I don’t like the native browser interface very much. For quick work I quite like Cantor, which has Sagemath as a plugin. If you have a more complex project structure or need more graphics support (interactive 3D doesn’t work well in Cantor), Cocalc has a Docker image with good defaults, and that notebook interface is way more usable (as well as offering Jupyter, iPython, TeX and a few others natively).

                            1. 1

                              FWIW both SageMath and CoCalc are part of Sage project. I’ve been using them in the past few weeks mostly because of the seamless collaboration. Haven’t heard of KDE Cantor though.

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                              It’s worth linking to A&A’s (a British ISP) response to this: https://www.aa.net.uk/etc/news/bgp-and-rpki/

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                                Our (Cloudflare’s) director of networking responded to that on Twitter: https://twitter.com/Jerome_UZ/status/1251511454403969026

                                there’s a lot of nonsense in this post. First, blocking our route statically to avoid receiving inquiries from customers is a terrible approach to the problem. Secondly, using the pandemic as an excuse to do nothing, when precisely the Internet needs to be more secure than ever. And finally, saying it’s too complicated when a much larger network than them like GTT is deploying RPKI on their customers sessions as we speak. I’m baffled.

                                (And a long heated debate followed that.)

                                A&A’s response on the one hand made sense - they might have fewer staff available - but on the other hand RPKI isn’t new and Cloudflare has been pushing carriers towards it for over a year, and route leaks still happen.

                                Personally as an A&A customer I was disappointed by their response, and even more so by their GM and the official Twitter account “liking” some very inflammatory remarks (“cloudflare are knobs” was one, I believe). Very unprofessional.

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                                  Hmm… I do appreciate the point that route signing means a court can order routes to be shut down, in a way that wouldn’t have been as easy to enforce without RPKI.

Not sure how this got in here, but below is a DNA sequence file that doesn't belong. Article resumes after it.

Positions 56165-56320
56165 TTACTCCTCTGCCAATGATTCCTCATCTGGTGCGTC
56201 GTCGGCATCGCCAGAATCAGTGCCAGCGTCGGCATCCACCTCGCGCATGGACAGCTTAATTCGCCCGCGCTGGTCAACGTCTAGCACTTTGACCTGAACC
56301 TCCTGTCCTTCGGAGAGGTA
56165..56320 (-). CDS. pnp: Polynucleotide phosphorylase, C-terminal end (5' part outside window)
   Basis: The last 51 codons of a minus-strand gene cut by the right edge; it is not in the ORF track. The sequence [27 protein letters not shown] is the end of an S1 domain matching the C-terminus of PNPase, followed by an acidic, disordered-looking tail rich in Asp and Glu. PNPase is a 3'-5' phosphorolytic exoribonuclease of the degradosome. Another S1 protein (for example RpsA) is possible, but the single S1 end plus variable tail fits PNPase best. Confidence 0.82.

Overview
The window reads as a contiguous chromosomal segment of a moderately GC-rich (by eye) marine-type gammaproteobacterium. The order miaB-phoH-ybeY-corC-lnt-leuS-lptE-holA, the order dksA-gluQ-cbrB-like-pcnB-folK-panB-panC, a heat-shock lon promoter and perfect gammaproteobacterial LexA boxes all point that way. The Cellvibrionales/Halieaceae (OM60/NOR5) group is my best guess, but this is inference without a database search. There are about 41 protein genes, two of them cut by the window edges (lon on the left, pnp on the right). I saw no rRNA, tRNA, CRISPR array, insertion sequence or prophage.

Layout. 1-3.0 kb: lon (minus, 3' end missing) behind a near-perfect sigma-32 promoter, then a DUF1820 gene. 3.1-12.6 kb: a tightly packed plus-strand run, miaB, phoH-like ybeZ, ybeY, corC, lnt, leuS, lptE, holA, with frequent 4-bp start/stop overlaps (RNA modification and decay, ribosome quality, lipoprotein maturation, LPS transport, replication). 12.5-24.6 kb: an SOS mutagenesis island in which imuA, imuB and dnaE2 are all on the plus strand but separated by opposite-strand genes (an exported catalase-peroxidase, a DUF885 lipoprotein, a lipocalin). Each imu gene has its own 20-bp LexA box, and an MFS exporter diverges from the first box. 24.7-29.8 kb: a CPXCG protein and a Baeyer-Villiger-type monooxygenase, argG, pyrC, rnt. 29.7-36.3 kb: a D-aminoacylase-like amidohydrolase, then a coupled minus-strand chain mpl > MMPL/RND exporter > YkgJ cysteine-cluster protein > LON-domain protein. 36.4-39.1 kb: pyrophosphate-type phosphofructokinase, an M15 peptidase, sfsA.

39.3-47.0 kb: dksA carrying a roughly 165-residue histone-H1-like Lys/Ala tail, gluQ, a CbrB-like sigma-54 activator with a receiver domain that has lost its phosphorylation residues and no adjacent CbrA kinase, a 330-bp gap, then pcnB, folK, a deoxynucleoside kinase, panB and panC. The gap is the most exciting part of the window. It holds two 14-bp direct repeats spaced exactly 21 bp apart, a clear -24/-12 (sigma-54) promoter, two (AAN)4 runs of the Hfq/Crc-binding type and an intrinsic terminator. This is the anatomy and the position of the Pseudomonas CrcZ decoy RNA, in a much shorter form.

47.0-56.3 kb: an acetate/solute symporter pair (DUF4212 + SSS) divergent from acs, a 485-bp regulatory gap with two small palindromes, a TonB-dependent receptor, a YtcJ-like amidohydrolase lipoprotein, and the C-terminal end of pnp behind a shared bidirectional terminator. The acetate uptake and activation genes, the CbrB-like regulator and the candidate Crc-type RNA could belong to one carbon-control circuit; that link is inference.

I think it’s essentially true that this is CloudFlare pushing its own solution, which may not be the best. I admire the strategy of making a grassroots appeal, but I wonder how many people participating in it realize that it’s coming from a corporation which cannot be called a neutral party?

                                  I very much believe that some form of security enhancement to BGP is necessary, but I worry a lot about a trend I see towards the Internet becoming fragmented by country, and I’m not sure it’s in the best interests of humanity to build a technology that accelerates that trend. I would like to understand more about RPKI, what it implies for those concerns, and what alternatives might be possible. Something this important should be a matter of public debate; it shouldn’t just be decided by one company aggressively pushing its solution.

                                  1. 4

                                    This has been my problem with a few other instances of corporate messaging. Cloudflare and Google are giant players that control vast swathes of the internet, and they should be looked at with some suspicion when they pose as simply supporting consumers.

                                    1. 2

                                      Yes. That is correct, trust needs to be earned. During the years I worked on privacy at Google, I liked to remind my colleagues of this. It’s easy to forget it when you’re inside an organization like that, and surrounded by people who share not only your background knowledge but also your biases.

                                  2. 9

                                    While the timing might not have been the best, I would overall be on Cloudflare’s side on this. When would the right time to release this be? If Cloudflare had waited another 6-12 months, I would expect them to release a pretty much identical response then as well. And I seriously doubt that their actual actions and their associated risks would actually be different.

                                    And as ISPs keep showing over and over, statements like “we do plan to implement RPKI, with caution, but have no ETA yet” all too often mean that nothing will every happen without efforts like what Cloudflare is doing here.


                                    Additionally,

                                    If we simply filtered invalid routes that we get from transit it is too late and the route is blocked. This is marginally better than routing to somewhere else (some attacker) but it still means a black hole in the Internet. So we need our transit providers sending only valid routes, and if they are doing that we suddenly need to do very little.

                                    Is some really suspicious reasoning to me. I would say that black hole routing the bogus networks is in every instance significantly rather than marginally better than just hoping that someone reports it to them so that they can then resolve it manually.